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  • br Conclusions In sum enhanced incentive motivation

    2024-03-29


    Conclusions In sum, enhanced incentive motivation in obesity-prone rats is mediated by NAc CP-AMPARs. These neurobehavioral differences may render obesity-susceptible populations more sensitive to the motivational influence of food cues, producing more intense, focused, “wanting” that may limit the ability to divert behavior towards healthier alternatives. These data also demonstrate that in addition to mediating the intensification of cocaine-seeking (Huang et al., 2015, Wolf, 2016), NAc CP-AMPARs also mediate the glycogen phosphorylase receptor of PIT for a food cue. This raises important questions about whether CP-AMPAR up-regulation represents aberrant vs. normal neural processes that underlie cue-triggered reward seeking behaviors, and the degree to which susceptibility to obesity shares features of addiction.
    Financial disclosure Dr. Ferrario received funding for this research from the NIDDK, grant number R01-DK106188. Ms. Derman received funding for this research from the NIDA, grant number T32-DA007281 and from the NIDDK, grant number 1F31-DK111194-01. Both authors of this paper declare having no financial conflicts of interest.
    Acknowledgements This work was supported by NIDDKR01-DK106188 to CRF. RCD was supported by NIDAT32-DA007281 and NIDDK1F31-DK111194-01. We thank Drs. Travis Brown and Terry Robinson for helpful comments.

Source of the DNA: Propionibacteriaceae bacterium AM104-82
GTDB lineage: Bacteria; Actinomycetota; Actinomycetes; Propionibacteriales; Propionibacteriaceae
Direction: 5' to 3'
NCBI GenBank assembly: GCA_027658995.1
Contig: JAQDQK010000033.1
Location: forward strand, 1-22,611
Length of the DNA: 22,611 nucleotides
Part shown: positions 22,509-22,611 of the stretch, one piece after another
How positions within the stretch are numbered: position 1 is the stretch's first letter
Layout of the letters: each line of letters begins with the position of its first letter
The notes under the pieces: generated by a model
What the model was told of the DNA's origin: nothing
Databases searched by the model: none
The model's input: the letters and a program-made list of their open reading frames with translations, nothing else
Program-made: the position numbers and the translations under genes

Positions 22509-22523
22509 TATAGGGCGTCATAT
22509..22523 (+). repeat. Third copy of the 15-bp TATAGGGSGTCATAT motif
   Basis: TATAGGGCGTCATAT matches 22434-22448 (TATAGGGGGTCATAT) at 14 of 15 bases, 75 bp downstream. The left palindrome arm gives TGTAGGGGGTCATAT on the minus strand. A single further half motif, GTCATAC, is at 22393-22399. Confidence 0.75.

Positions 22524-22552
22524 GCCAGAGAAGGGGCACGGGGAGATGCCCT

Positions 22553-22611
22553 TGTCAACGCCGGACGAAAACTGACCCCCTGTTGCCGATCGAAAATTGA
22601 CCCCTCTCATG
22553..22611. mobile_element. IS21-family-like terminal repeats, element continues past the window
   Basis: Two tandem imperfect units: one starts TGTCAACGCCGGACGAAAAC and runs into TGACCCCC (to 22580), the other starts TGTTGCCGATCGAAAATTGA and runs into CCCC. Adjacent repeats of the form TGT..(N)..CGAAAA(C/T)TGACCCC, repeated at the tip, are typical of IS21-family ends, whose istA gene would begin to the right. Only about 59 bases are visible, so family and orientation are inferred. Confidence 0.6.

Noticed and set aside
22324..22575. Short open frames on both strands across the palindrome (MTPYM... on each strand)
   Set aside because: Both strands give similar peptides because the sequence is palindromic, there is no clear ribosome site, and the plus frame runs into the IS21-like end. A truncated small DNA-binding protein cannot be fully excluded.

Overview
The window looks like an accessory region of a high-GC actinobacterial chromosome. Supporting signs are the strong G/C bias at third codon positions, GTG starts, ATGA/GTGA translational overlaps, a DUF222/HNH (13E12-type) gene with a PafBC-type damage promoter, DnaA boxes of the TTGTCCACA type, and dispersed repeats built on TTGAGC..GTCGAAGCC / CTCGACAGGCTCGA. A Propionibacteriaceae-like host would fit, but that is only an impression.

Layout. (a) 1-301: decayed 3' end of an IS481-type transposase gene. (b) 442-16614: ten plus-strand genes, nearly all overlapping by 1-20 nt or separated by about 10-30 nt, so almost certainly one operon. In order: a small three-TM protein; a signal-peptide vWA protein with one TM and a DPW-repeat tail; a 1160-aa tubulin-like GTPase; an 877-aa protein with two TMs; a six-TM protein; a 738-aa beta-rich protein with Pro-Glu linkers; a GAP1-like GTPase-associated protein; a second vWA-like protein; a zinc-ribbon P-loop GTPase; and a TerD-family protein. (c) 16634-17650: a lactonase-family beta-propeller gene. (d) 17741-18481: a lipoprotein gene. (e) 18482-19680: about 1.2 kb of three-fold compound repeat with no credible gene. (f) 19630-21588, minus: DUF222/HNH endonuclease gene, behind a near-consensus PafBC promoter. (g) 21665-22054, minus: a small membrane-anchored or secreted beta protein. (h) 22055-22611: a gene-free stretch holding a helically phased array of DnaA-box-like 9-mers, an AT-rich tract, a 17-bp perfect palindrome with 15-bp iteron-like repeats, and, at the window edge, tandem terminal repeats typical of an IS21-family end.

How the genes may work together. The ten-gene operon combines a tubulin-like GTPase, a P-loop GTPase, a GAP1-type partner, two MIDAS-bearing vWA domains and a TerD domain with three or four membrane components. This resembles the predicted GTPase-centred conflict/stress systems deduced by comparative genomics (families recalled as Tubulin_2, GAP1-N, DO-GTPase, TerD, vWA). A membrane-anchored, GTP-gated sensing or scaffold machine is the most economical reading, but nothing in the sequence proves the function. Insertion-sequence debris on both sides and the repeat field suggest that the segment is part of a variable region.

Introduction Postnatal refinement of existing neural circuits through experience occurs during a period of heightened glutamatergic synaptic plasticity (Fagiolini et al., 1994; Kirkwood et al., 1995), commonly described as the critical period. Experience-dependent establishment and strengthening of functional connections during the critical period are thought to play an essential role in the formation of fully functional neural circuits during postnatal development (Ashby and Isaac, 2011; Ishikawa et al., 2014; Wu et al., 1996). On the other hand, anatomical studies have revealed that pruning of existing connections during the critical period also contributes to the refinement of neural circuits (Antonini and Stryker, 1993; Holtmaat et al., 2005; Zuo et al., 2005a). These two seemingly antagonistic processes for modifying connectivity allow experience to sculpt excitatory neural circuits during development. How these processes are coordinated to produce functional optimization is poorly understood. Fast, excitatory synaptic transmission in the mammalian central nervous system is primarily mediated by two types of ionotropic glutamatergic receptors, α-amino-3-hydroxy-5-methyl-4-isoxazolepropionic acid receptors (AMPARs) and N-methyl-D-aspartate receptors (NMDARs). Although all glutamatergic synapses contain NMDARs, they are sub-categorized into two major types: AMPAR-positive and AMPAR-silent synapses, also defined as active and silent synapses (Liao et al., 1995). The recruitment of AMPARs to AMPAR-silent synapses (unsilencing) and the stabilization of the unsilenced synapses, the process that converts AMPAR-silent synapses to AMPAR-positive synapses, is thought to be important for glutamatergic synapse maturation (Huang et al., 2015) and the strengthening of neural connectivity during postnatal development (Ashby and Isaac, 2011; Wu et al., 1996). Functional analyses point toward an NMDAR-dependent mechanism akin to long-term potentiation (LTP) that unsilences AMPAR-silent synapses (Isaac et al., 1995; Liao et al., 1995; Rumpel et al., 1998). Were it to act alone or even predominate, this mechanism would enhance glutamatergic synaptic transmission, consistent with observed increases in the number of AMPAR-positive synapses at certain developmental stages (Ashby and Isaac, 2011; Phillips et al., 2011). It has also been shown that axon arbors, the presynaptic structural correlate, and dendritic spines, the postsynaptic structural correlate of excitatory synapses, are eliminated during postnatal development as neural circuits are refined (Antonini and Stryker, 1993; Holtmaat et al., 2005; Zuo et al., 2005a), suggesting a loss of connectivity at the anatomical level. Sensory deprivation prevents spine elimination, and recovery from sensory deprivation and heightened sensory experience leads to accelerated spine elimination, suggesting that synapse elimination during development requires experience (Bian et al., 2015; Zuo et al., 2005b). Although it has been proposed that spine elimination and stabilization are coordinated events during development (Bian et al., 2015), the functional impact of experience-dependent refinement on glutamatergic synaptic transmission is unknown.